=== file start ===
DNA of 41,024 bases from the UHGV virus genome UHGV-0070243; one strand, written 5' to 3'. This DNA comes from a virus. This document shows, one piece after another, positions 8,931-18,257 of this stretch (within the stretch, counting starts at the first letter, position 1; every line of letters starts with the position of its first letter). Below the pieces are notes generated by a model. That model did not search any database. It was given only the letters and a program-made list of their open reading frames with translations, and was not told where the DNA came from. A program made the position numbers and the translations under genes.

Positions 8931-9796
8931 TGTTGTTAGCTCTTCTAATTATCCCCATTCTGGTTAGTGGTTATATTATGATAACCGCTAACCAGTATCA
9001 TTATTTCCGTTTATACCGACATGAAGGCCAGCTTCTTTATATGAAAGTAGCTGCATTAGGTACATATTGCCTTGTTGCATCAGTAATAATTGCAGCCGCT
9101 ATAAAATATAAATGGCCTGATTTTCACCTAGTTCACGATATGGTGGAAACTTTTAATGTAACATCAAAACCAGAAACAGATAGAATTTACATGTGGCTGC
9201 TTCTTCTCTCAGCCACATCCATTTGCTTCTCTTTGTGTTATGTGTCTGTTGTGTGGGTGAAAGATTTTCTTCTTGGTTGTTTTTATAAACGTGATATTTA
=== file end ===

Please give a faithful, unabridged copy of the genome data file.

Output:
DNA of 41,024 bases from the UHGV virus genome UHGV-0070243; one strand, written 5' to 3'. This DNA comes from a virus. This document shows, one piece after another, positions 8,931-18,257 of this stretch (within the stretch, counting starts at the first letter, position 1; every line of letters starts with the position of its first letter). Below the pieces are notes generated by a model. That model did not search any database. It was given only the letters and a program-made list of their open reading frames with translations, and was not told where the DNA came from. A program made the position numbers and the translations under genes.

Positions 8931-9796
8931 TGTTGTTAGCTCTTCTAATTATCCCCATTCTGGTTAGTGGTTATATTATGATAACCGCTAACCAGTATCA
9001 TTATTTCCGTTTATACCGACATGAAGGCCAGCTTCTTTATATGAAAGTAGCTGCATTAGGTACATATTGCCTTGTTGCATCAGTAATAATTGCAGCCGCT
9101 ATAAAATATAAATGGCCTGATTTTCACCTAGTTCACGATATGGTGGAAACTTTTAATGTAACATCAAAACCAGAAACAGATAGAATTTACATGTGGCTGC
9201 TTCTTCTCTCAGCCACATCCATTTGCTTCTCTTTGTGTTATGTGTCTGTTGTGTGGGTGAAAGATTTTCTTCTTGGTTGTTTTTATAAACGTGATATTTA